Trump up­sets black po­lice chiefs

They say his re­cent re­mark that of­fi­cers should be ‘rough’ with sus­pects only makes cops’ jobs harder.

Los Angeles Times - - THE NATION - By Jaweed Kaleem and Jenny Jarvie jaweed.kaleem@la­times.com Times staff writer Kaleem re­ported from Los An­ge­les and spe­cial cor­re­spon­dent Jarvie from At­lanta.

AT­LANTA — Days af­ter po­lice widely crit­i­cized Pres­i­dent Trump for telling of­fi­cers to be “rough” with peo­ple taken into cus­tody, lead­ers of a promi­nent black polic­ing group met with Atty. Gen. Jeff Ses­sions on Tues­day to air their con­cerns that the re­marks could deepen di­vi­sions be­tween po­lice and racial mi­nori­ties.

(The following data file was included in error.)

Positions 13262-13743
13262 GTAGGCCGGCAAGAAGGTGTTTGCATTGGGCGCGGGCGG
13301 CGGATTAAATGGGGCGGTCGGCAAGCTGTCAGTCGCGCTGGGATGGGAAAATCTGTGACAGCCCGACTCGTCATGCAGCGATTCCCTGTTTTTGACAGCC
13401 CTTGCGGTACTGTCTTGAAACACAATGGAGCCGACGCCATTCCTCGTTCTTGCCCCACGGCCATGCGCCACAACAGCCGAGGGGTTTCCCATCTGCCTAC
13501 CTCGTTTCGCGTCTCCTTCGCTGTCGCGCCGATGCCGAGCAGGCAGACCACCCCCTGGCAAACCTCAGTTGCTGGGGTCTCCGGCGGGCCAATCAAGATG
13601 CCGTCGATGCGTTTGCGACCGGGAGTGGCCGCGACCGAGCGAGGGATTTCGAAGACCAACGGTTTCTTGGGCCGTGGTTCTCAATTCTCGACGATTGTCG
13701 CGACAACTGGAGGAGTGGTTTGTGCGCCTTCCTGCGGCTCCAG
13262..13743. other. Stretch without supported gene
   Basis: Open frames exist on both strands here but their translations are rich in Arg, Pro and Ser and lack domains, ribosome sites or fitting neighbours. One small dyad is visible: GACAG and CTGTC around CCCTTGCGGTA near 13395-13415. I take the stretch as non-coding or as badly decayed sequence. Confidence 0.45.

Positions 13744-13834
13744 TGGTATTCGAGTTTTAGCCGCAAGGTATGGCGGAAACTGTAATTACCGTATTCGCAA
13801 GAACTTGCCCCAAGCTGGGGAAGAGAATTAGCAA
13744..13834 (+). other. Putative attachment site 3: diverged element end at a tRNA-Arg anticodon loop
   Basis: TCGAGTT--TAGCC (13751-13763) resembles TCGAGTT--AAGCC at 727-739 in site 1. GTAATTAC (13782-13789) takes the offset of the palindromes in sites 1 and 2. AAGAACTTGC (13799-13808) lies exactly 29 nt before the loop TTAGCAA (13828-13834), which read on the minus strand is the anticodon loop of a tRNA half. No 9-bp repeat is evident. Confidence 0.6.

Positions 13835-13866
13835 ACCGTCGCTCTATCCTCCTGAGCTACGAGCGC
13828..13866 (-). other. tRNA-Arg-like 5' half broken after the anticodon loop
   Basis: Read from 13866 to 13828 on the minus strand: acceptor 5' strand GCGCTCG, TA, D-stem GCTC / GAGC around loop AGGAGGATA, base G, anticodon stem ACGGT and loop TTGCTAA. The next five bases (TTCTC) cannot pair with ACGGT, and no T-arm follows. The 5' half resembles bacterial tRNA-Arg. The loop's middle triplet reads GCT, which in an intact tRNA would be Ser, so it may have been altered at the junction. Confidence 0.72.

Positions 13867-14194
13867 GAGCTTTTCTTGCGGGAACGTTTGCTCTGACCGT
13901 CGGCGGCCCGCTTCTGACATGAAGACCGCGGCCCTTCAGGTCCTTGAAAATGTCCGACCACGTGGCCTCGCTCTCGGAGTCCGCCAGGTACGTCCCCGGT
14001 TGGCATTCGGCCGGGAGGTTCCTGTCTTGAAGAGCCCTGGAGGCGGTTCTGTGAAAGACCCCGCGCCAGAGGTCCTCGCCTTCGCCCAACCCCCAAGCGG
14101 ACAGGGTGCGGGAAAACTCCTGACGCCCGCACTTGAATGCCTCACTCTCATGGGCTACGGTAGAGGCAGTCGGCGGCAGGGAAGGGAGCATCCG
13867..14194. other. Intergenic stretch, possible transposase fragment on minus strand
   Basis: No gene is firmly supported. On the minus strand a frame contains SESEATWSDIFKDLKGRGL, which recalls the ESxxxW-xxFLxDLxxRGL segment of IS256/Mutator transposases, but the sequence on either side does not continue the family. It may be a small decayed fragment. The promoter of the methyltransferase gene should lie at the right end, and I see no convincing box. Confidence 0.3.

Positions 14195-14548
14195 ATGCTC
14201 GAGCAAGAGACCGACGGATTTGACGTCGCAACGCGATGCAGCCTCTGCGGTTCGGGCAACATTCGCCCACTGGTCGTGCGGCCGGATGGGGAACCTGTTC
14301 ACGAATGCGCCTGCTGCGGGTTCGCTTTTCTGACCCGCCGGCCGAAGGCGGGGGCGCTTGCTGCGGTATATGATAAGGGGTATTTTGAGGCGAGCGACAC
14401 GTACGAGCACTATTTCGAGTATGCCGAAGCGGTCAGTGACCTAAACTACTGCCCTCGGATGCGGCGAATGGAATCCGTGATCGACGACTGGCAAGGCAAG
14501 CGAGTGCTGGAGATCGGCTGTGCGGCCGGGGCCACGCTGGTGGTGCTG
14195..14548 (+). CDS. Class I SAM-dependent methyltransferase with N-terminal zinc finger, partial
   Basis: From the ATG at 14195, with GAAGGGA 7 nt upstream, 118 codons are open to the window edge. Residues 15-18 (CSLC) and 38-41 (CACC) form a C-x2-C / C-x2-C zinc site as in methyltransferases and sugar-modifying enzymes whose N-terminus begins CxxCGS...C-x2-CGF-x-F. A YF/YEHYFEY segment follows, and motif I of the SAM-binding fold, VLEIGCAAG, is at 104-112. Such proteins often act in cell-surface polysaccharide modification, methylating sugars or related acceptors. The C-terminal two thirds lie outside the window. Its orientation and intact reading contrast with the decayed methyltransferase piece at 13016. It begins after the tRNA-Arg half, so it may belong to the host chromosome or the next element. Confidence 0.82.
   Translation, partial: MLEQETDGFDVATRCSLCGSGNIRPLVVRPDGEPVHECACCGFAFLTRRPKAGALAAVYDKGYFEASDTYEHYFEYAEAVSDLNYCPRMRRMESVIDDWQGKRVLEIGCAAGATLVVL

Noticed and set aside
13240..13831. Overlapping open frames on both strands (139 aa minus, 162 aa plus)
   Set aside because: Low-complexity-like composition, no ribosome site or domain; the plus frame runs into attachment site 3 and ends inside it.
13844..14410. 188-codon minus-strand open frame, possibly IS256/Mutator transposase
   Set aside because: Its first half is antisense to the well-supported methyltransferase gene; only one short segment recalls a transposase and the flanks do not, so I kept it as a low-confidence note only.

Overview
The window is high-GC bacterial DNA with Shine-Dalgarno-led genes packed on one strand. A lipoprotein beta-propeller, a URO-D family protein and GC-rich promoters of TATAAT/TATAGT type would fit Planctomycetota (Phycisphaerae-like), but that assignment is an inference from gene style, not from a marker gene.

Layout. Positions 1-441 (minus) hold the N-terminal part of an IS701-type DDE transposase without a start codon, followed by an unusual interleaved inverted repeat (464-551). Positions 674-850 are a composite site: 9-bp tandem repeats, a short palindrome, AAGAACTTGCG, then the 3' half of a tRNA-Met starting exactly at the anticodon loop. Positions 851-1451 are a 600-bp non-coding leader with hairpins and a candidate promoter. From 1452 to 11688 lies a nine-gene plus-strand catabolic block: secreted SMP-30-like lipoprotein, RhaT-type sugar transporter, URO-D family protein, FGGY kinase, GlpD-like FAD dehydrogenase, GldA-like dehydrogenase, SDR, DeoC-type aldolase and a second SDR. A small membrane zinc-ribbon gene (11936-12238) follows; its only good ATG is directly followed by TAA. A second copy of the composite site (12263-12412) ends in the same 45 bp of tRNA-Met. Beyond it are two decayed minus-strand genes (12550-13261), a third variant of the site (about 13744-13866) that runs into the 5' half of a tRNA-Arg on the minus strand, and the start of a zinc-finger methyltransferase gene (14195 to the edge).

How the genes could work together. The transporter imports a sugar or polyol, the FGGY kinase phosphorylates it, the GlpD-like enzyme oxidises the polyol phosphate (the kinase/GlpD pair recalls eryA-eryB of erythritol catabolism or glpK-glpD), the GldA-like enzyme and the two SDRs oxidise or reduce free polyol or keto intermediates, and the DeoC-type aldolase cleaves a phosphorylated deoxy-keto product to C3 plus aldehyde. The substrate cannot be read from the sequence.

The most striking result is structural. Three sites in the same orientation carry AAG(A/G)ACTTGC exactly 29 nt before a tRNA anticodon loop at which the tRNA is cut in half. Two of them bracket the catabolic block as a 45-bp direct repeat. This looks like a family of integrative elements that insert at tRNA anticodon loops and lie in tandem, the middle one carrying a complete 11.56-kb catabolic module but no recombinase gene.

“We are not thugs. We are pro­fes­sion­als. We fully ex­pect law en­force­ment around the coun­try to be­have as pro­fes­sion­als,” the group’s pres­i­dent, Perry Tar­rant, said af­ter meet­ing with Ses­sions.

The closed-door talk be­tween po­lice and the na­tion’s top law en­force­ment fig­ure came af­ter Ses­sions spoke pub­licly at a con­fer­ence for the Na­tional Or­ga­ni­za­tion of Black Law En­force­ment Ex­ec­u­tives in At­lanta, where he promised to work with black po­lice chiefs to fight crime and pro­tect civil rights.

Tar­rant, an as­sis­tant chief in Seat­tle, said he told Ses­sions about the “the po­ten­tial harm of off-the-cuff com­ments like those made by the pres­i­dent have in de­tract­ing from the le­git­i­macy [of po­lice], and de­tract­ing from the trust that lo­cal law en­force­ment and com­mu­ni­ties have.”